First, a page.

Microsoft can't work miracles. This shit is COMPLICATED. It only ever works through very careful, bilateral cooperation between the folks writing the libraries and drivers, and the folks using them. Period. If you don't have that communication link, that's when things break. Fortunately, that communications link is very strong between projects like Xorg and Firefox, and Chrome and Xorg/Mesa.

            I don't know how you can call it "giant" or "buggy" when, comparing it to any other top-tier OS, (except perhaps OS X, whose graphics stack is arguably simpler and less cluttered with alternatives, and thus probably less buggy) it is actually quite lean and simple. This only starts to fall apart if you start using every toolkit under the sun simultaneously. It's no fun to simultaneously run programs using GTK2, GTK3, WxWindows, Enlightenment, Qt2, Qt3, Qt4, Cairo, Clutter, SWT, raw X11, raw OpenGL, SDL, Motif, GNUStep, DirectFB -- all at once. But that is a very extreme example. In the worst case, I find myself using GTK2, GTK3, Qt4, and OpenGL simultaneously, and that's it. Users with simpler requirements may find themselves only using GTK3, or only using Qt4.

            By comparison, almost every Windows user simultaneously uses multiple versions of GDI+, multiple versions of DirectX, Direct2D, and DirectWrite. The complexity is even worse, because sometimes they have to go through insane hacks to support multiple versions of the same library without breaking anything. OpenGL exists on Windows, too, and further complicates things (most plugins that "hook into" applications to provide HUD functionality have to implement a plugin for OpenGL, and another plugin for Direct3D. For example, Steam's UI.)

            If you're going to make wild stabs at whole categories of software like "the drawing stack", at least make an effort to compare it to other platforms which have to manage a similar level of complexity. The truth of the matter is that backwards compatibility -- if you desire it in any capacity -- is going to always be a necessary wart on the back of any operating system with a large installed base. Yes, it increases complexity, but Windows and Linux users alike agree that it's better to have it than to cut out anything that's not the latest version, just in the name of simplicity and cleanliness.

            Then again, if you would like to build a distro with no 32-bit compatibility, no GTK2 support, no legacy toolkit support at all, you can easily do that with Gentoo -- help yourself. You don't have that option on proprietary platforms.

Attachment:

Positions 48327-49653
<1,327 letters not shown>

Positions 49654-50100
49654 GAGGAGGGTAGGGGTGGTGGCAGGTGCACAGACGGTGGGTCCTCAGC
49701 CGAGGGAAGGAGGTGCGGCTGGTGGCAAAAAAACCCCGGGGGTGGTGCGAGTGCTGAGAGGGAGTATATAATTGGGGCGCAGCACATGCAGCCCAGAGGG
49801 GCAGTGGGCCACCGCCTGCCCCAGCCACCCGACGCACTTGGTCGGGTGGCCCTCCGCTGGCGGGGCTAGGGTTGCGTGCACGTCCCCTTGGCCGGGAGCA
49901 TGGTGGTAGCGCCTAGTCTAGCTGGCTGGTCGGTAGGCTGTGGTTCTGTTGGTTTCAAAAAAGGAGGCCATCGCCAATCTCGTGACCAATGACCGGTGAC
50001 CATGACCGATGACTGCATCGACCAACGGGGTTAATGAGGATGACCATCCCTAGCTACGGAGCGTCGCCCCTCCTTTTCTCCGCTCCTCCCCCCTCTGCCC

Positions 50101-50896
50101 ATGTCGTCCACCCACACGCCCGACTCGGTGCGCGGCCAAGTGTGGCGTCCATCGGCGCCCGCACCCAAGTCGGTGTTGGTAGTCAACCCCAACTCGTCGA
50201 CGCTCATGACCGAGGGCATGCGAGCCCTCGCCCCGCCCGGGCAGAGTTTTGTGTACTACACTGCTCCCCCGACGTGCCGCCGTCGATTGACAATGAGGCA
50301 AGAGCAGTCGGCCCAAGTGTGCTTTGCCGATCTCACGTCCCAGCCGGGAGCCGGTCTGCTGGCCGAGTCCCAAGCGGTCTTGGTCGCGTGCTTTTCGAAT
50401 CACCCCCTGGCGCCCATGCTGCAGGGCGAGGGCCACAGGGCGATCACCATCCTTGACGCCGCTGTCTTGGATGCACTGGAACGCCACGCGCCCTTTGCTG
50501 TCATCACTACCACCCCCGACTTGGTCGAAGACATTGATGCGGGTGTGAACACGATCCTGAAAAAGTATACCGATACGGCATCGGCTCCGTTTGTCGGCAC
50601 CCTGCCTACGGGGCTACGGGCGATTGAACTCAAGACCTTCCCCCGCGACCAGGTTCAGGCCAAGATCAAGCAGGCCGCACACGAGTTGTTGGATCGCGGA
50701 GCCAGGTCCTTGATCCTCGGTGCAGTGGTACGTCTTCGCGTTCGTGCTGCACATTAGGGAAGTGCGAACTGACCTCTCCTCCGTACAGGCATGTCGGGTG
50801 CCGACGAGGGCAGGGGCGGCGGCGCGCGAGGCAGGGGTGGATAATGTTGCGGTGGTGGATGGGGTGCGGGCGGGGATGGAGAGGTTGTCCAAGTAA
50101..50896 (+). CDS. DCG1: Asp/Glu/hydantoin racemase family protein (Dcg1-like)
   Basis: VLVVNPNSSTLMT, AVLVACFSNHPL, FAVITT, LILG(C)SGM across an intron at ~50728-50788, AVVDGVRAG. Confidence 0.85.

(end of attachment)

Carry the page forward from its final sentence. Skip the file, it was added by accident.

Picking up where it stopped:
The entire linux graphics stack is GARBAGE, Xorg being the dominant factor in the why its garbage category. Its pure shit and anyone claiming microsoft is worse, is truly deluded. At leas their shit WORKS.

            not that I care for microsoft even a tiny bit.

            Comment


            • Originally posted by Thatguy View Post
              The entire linux graphics stack is GARBAGE, Xorg being the dominant factor in the why its garbage category. Its pure shit and anyone claiming microsoft is worse, is truly deluded. At leas their shit WORKS.

              not that I care for microsoft even a tiny bit.
              Okay, I'll bite. Why is the graphics stack garbage, and especially Xorg? I don't doubt you believe what you're saying, but just saying it isn't very convincing. What are your reasons?

              Comment


              • Originally posted by mazumoto View Post
                Of course it'd be nicer if it was using native stuff. But hey - even if they do a winelib thing - at least we get some sort of support then. They fix bugs (and maybe even contribute to wine) instead of they break it and wine has to fix it or we have to use strange workarounds. They'd probably even test changes and updates before releasing them. Yaaay.

                That'd be so much better than what happened with EVE and their new launcher lately - every update broke something. And they even had a linux client once.
                EVE-online did not have a native client , but rather a modified version of Cedega (Transgaming), In the end the "Eve-online windows client" worked better with Wine than their "Cedega integrated" version.
                So they dropped the support and uses those resources for something else.

                Comment


                • As someone who is involved with a project that supports programmable shaders (albeit on Direct3D9 on Windows) I don't see anything specific about "shader compiling" that is an issue here.
                  We ship pre-compiled binary shader files (compiled with the Microsoft FXC compiler tool) with our mod and not HLSL source and it works just fine on all the GPUs we target.
                  I also know of plenty of games that ship these same binary shaders with the same shader files for all GPUs and dont have problems.

                  So can someone explain to me how Linux or OpenGL or the Source engine or whatever is different and why it has to ship source and not off-line compiled binaries?

                  Comment


                  • OpenGL does not support precompiled shaders (it may in the latest 4.x, I don't know; certainly not in 2.x and 3.x)

                    Comment


                    • Originally posted by curaga View Post
                      OpenGL does not support precompiled shaders (it may in the latest 4.x, I don't know; certainly not in 2.x and 3.x)

                      http://www.opengl.org/sdk/docs/man4/...aderBinary.xml